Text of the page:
Fourth Draft Jitters


I’m as jittery as a three-wheeled caboose. I am about to face my novel again, the fourth draft to be exact. I don’t know what I’m going to find.

I’ve been working on a novel for the past few years.  In the last 10 months, I’ve given it more serious commitment. It’s become the most important part of my day. Three drafts done, the words finally sculpting a story with a beginning, middle, and end.

I worked through the drafts without much break in between. I didn’t want to lose the thread of whatever was there. I printed out the completed third draft, put it in a manila envelope, and buried it under a pile of bills by the window in the corner of my workspace. The morning street noises unconcernedly wafted over it.

One month. That’s the timeline I was giving myself. I was on forced vacation from the characters I liked and loved. The plan was to get some distance and come back for one final draft before letting a few others give their feedback.

I kept myself busy during the month (this blog, an outline for another novel) but now the time is up. Tomorrow I dig up the manila folder and start reading the pages again. It’s like meeting an old college friend. I hope we still like each other.

When my son was born I kept thinking how lucky I was to have such an absurdly beautiful baby.  Maybe Nature makes that happen for all parents. The parents look at their newborn and think no baby could possibly be more perfect. When I look back at the earliest pictures of my son, the truth is he looks pretty much like every other newborn baby. Even down to the identical funny little hats they are all issued at the hospital. It’s a wonderful protective mechanism we’re given (the parental pride, not the funny little hats).

But novels? I’m not so sure we get that kind of creator’s protection. We have to face the consequences of our lexical mistakes and bear the shock of whatever is really there. What if there’s nothing worth saving?

How bold will I be? Will I wimp out if it’s clear that the whole structure is rotten and needs re-modeling? Will I ruthlessly cut out characters who don’t add to the story line? Will I, as the advice famously goes, kill my darlings?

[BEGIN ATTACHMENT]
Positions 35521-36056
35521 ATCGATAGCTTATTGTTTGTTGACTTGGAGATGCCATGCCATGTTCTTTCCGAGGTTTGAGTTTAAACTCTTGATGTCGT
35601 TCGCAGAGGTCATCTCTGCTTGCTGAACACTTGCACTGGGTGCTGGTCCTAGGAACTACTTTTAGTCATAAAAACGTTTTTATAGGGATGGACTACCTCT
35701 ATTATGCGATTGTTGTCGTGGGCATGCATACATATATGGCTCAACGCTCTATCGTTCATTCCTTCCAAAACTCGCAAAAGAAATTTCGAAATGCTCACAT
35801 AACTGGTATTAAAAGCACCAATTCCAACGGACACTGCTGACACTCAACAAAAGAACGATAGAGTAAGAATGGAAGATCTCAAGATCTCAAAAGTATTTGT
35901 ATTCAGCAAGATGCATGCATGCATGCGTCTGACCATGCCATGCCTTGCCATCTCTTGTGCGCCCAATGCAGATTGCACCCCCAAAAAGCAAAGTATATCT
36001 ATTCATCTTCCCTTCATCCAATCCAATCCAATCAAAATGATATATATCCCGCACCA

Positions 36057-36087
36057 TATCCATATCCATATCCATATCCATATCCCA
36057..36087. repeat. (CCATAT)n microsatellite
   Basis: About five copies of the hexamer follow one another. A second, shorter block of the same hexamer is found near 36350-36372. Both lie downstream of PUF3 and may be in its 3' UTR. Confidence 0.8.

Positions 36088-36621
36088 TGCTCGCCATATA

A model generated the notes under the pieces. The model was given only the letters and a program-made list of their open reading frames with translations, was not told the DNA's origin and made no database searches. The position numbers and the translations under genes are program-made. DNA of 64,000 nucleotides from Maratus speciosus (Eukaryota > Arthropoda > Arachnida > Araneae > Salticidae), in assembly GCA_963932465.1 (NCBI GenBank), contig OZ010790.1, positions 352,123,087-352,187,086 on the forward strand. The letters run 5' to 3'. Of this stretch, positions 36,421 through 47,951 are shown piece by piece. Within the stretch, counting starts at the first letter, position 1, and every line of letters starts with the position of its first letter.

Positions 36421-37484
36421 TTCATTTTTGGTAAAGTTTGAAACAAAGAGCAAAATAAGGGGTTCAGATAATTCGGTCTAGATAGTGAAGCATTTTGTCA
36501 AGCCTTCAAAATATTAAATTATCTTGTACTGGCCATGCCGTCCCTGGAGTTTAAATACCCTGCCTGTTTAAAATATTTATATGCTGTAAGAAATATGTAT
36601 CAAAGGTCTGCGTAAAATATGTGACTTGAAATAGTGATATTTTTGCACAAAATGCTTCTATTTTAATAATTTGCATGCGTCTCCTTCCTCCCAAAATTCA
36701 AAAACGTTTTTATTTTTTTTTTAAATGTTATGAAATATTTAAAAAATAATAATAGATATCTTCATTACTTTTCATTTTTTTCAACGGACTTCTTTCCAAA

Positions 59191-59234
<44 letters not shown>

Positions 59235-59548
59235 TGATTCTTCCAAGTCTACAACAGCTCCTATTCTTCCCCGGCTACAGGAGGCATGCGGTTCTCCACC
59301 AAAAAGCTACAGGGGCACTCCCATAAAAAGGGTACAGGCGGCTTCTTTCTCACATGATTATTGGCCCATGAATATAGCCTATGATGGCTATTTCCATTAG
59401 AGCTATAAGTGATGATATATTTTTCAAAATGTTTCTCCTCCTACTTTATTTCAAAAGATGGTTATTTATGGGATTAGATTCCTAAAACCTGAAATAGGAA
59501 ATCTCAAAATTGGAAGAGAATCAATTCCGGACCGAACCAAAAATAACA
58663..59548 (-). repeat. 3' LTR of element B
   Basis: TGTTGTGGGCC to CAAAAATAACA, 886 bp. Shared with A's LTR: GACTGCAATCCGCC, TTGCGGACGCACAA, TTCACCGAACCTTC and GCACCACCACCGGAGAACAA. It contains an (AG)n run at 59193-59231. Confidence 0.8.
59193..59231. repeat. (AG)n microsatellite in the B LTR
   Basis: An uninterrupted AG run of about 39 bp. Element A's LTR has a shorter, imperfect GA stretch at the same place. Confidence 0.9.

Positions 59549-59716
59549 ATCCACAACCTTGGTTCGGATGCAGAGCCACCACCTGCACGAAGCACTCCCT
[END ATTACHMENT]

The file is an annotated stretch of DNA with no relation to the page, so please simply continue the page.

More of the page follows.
Not so fast. In previous drafts, my editorial self was tempted to take out whole characters and subplots. But I couldn’t do it, I couldn’t kill my darlings. And that mercy, I think, for now at least, was the better choice. As I found out more about my characters and my story I found a way to more fully integrate them into the plot of the novel. I think the novel is stronger for that decision.

The one thing I am happy about is that with every draft so far,  I’ve surprised myself with new content. It’s not just been about changing words here or there, but still working with something alive and pliable. Each round I’ve written something that surprises me, surprises my characters. I am grateful for that.

She steps off the platform with suitcases, the blue suitcase I remember. The turn of her shoulder. What coat is that? What hair? We walk towards each other with half a smile on our lips. I stumble on a rock.

I’ll let you know how it all went in the coming week.

Fumbling, Failing, Falling: Wild Mind–Living the Writer’s Life


There are lots of good books about writing, but this one is still reverberating. The premise of this little book is that the essence of good writing comes from being able to access that part of us that doesn’t know what it is doing: the Wild Mind. We are lurching through a desert in a car with no brakes at 150 miles per hour, our eyes straining through the windows and our job is to write it all down as fast as we can. Better yet, kick out the car windows, feel the hot air rush against our cheeks, smell the sulfur night, hear the wolves bay.  And when we crash into the twelve-foot cactus that was hidden around the bend, at all costs hold onto your pencil. Your Monkey Mind has just crashed into your Wild Mind and the skid marks are your next poem or story.

Natalie Goldberg’s book is part memoir, part writing advice. She does not separate life from writing. Life is practice; practice, life.

She writes about the day she got permission. About how every artist needs that nod from another, more respected, artist which says, “It’s okay, you’re one of us, you have permission to continue.” Permission to fumble, fail, fall. Who would want permission to be in such a club! But the journey is helped with the encouragement of others.

Her writing exercises are very practical but not at all like What I Did on My Summer Vacation. Start with “I remember” and keep writing. When you can’t remember anymore, start again: “I remember.”  Do this for ten minutes.  When you are finished, repeat, only this time begin with, “I don’t remember.”

I like her recommendations for revision as well. In order to keep the new material as fresh as the original, she suggests you make a notation next to the paragraph that needs revision. Then on a separate paper let yourself run free with that paragraph’s subject. It may go anywhere. The idea is to let your Wild Mind out so that even in revision the language is chewy and alive.

She talks of her life, how it is not different from writing, how lovers, family, jobs have disappeared and changed but the one commitment she could keep, she had to keep, was her writing.

The sickness and the cure are the same. Pick up the pencil, keep the hand moving.